Regional jets may never regain their former glory but smart regional operators are finding new ways to shine, writes Max Kingsley Jones in London

What a difference a year makes. Twelve months ago, Airbus executives were at pains to dismiss suggestions that they were considering launching a re-engined A320 powered by advanced turbofans like Pratt & Whitney's geared turbofan or CFM International's Leap X. Now, few would bet against the European airframer - and its US counterpart Boeing - moving forward with upgraded versions of their single-aisle airliners before 2010 is out.

Bombardier firming up its GTF-powered CSeries programme in 2008 brought things into sharp focus for the incumbent narrowbody builders. Bombardier's 110- to 145-seat twinjet promises a 20% fuel burn advantage over the current designs. And the fact that this newcomer is now beginning to rack up sales - Bombardier recently landed a key order from US regional Republic Airways for up to 80 aircraft - has piled on the pressure.

Airbus A320 GTF
 © Tim Bicheno-Brown/Flightglobal

Meanwhile, some existing Airbus/Boeing single-aisle customers, such as lessor AerCap, have fanned the flames by warning that they will not be placing new orders until there is clarity in the "big two's" re-engining plans.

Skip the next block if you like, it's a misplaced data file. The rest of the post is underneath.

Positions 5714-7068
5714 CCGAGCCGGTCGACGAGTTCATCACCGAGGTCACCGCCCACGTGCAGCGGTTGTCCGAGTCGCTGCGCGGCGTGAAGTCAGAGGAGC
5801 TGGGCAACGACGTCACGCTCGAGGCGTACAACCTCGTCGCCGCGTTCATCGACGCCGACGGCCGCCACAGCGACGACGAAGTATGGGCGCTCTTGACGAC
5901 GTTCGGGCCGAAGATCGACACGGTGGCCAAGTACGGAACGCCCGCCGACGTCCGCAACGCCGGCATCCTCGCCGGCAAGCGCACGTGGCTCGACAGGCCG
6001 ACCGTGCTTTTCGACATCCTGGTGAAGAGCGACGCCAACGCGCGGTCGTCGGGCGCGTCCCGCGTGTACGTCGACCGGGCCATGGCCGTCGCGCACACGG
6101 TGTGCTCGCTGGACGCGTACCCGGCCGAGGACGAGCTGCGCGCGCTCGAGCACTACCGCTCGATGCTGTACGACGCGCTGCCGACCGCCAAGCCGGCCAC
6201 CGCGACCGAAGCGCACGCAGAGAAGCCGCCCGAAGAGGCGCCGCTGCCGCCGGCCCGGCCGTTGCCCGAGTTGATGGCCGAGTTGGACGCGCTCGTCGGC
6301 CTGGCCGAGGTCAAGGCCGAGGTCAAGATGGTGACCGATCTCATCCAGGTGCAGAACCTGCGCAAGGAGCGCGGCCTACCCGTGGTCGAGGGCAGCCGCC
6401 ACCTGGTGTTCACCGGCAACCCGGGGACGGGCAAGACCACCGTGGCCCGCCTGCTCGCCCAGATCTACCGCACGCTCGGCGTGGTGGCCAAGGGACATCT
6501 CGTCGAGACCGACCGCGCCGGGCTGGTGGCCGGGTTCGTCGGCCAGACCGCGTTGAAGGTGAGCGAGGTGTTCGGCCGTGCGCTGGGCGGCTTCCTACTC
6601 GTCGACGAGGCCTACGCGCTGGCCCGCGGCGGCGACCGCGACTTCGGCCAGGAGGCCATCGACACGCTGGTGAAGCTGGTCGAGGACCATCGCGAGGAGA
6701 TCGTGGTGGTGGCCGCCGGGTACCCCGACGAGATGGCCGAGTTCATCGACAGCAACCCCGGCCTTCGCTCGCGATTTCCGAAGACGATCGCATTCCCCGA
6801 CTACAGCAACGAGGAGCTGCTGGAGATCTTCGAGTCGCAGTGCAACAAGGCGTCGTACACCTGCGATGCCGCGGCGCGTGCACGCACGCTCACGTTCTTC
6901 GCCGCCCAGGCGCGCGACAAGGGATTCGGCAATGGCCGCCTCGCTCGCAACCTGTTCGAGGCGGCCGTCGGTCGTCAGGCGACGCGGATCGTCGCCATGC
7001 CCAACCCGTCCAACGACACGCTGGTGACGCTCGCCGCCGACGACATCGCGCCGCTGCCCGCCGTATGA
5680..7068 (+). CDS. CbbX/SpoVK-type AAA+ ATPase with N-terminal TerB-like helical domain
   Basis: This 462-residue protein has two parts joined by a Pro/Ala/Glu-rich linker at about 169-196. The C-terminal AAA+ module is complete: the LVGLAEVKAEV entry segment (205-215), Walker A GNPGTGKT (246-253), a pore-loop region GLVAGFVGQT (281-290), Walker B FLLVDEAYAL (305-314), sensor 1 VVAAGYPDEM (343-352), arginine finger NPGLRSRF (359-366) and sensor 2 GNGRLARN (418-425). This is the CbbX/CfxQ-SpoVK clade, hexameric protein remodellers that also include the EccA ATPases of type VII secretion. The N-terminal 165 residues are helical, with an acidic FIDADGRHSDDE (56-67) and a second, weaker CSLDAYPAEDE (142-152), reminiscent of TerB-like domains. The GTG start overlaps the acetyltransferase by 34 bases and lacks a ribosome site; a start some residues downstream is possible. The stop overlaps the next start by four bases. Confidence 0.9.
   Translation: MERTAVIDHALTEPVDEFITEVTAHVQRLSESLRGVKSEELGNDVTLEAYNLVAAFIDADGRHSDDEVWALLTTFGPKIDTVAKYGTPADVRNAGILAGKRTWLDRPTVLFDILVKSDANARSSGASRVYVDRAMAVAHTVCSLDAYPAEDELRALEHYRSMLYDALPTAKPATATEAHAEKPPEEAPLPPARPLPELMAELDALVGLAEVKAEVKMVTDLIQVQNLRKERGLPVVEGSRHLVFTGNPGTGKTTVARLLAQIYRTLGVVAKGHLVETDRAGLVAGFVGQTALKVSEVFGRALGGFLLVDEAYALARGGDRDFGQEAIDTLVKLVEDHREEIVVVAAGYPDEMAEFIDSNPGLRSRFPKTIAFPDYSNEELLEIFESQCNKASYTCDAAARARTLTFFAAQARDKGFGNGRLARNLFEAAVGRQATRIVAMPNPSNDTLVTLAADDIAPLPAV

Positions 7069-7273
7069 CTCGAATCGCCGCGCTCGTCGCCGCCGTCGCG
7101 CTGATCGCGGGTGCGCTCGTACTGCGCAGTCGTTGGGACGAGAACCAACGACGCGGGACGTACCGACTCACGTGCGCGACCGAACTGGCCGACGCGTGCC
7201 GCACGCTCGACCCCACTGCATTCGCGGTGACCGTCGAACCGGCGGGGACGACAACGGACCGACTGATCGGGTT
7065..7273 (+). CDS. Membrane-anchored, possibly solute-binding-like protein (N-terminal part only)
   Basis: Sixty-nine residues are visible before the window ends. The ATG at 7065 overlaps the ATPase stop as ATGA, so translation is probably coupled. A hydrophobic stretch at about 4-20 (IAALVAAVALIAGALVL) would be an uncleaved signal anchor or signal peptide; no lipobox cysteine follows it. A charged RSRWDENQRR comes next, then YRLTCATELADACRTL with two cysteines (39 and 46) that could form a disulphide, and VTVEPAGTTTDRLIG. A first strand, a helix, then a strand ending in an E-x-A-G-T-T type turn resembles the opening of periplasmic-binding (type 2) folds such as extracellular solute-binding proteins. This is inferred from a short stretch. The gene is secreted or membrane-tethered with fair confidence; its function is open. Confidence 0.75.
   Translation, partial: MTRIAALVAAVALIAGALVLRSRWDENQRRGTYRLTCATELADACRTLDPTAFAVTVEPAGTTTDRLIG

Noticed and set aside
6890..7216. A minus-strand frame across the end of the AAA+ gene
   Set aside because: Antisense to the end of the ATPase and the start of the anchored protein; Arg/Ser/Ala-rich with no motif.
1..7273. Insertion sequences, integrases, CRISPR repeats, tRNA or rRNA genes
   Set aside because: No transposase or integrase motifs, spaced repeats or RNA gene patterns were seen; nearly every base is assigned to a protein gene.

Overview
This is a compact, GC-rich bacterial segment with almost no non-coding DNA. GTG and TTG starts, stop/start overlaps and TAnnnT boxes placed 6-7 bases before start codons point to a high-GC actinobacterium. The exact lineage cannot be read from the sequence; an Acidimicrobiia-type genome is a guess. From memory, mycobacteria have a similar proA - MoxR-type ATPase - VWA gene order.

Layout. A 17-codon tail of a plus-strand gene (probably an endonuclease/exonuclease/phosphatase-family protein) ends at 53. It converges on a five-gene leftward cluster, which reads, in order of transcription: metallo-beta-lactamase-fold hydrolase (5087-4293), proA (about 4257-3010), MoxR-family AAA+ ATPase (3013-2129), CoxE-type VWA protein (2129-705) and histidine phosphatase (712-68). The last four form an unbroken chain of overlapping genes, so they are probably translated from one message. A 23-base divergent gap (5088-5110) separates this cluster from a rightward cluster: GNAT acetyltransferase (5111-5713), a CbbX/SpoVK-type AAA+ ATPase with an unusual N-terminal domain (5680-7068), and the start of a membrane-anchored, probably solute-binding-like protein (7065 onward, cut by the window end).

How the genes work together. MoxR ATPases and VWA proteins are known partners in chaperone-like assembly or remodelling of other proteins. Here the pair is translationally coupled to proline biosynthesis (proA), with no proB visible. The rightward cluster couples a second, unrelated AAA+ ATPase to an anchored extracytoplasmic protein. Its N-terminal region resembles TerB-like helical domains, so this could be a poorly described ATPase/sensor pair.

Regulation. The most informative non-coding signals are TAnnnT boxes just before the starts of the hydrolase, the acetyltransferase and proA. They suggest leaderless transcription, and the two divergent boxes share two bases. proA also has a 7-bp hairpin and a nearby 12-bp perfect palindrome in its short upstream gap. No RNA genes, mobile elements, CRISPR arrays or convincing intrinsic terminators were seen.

"With the Republic order, it's clear that the CSeries is a threat to Airbus and Boeing," says Richard Aboulafia, vice-president analysis at US consultancy Teal Group. "While the 100/130-seat part of the single-aisle market is small and getting smaller over time, neither big prime wants to lose 20-30% of their narrowbody sales and production volume. Airbus and Boeing are no longer in the driver's seat here. They need to move ahead with re-engined A320 and 737 families, with a launch this year."

But the reality is Airbus had been evaluating a GTF-­powered A320 for years. Before CSeries launch customer Lufthansa signed its firm contract for the all-new jet 18 months ago, Airbus was flight-testing the GTF on its A340-600 flying testbed. The official reason was to scrutinise the engine for future applications - presumably its "A30X" all-new single-aisle family - but in the background there was intensifying speculation (fuelled by comments from Airbus's chief salesman John Leahy) that the airframer had a more near-term plan for the engine.

At the same time, Boeing had been developing a mid-life update for its 737NG models, with aerodynamic, engine and cabin upgrades delivering a 2% fuel burn improvement, launched in 2009. Airbus has already responded with its "sharklet" winglet upgrade, which is due to come on stream in 2012, delivering a 3.5% gain.

The CSeries, expected to enter service in late 2013, has the big advantage of being an all-new airliner featuring a carbon fibre wing and an aluminium lithium airframe. However, this means it is not without its technical risks. There are also concerns that the way Bombardier has widely dispersed production partners may prove to be a headache.

"There are enormous risks to the CSeries production plan," says Aboulafia. "The major aerostructures partner, Chinese partner Shenyang, has never done anything like this before, and Bombardier would not be able to copy Boeing on the 787 and bring this work in-house if Shenyang proved unable to execute on the fuselage. Even without that factor, this project will likely strain Bombardier's resources to the breaking point."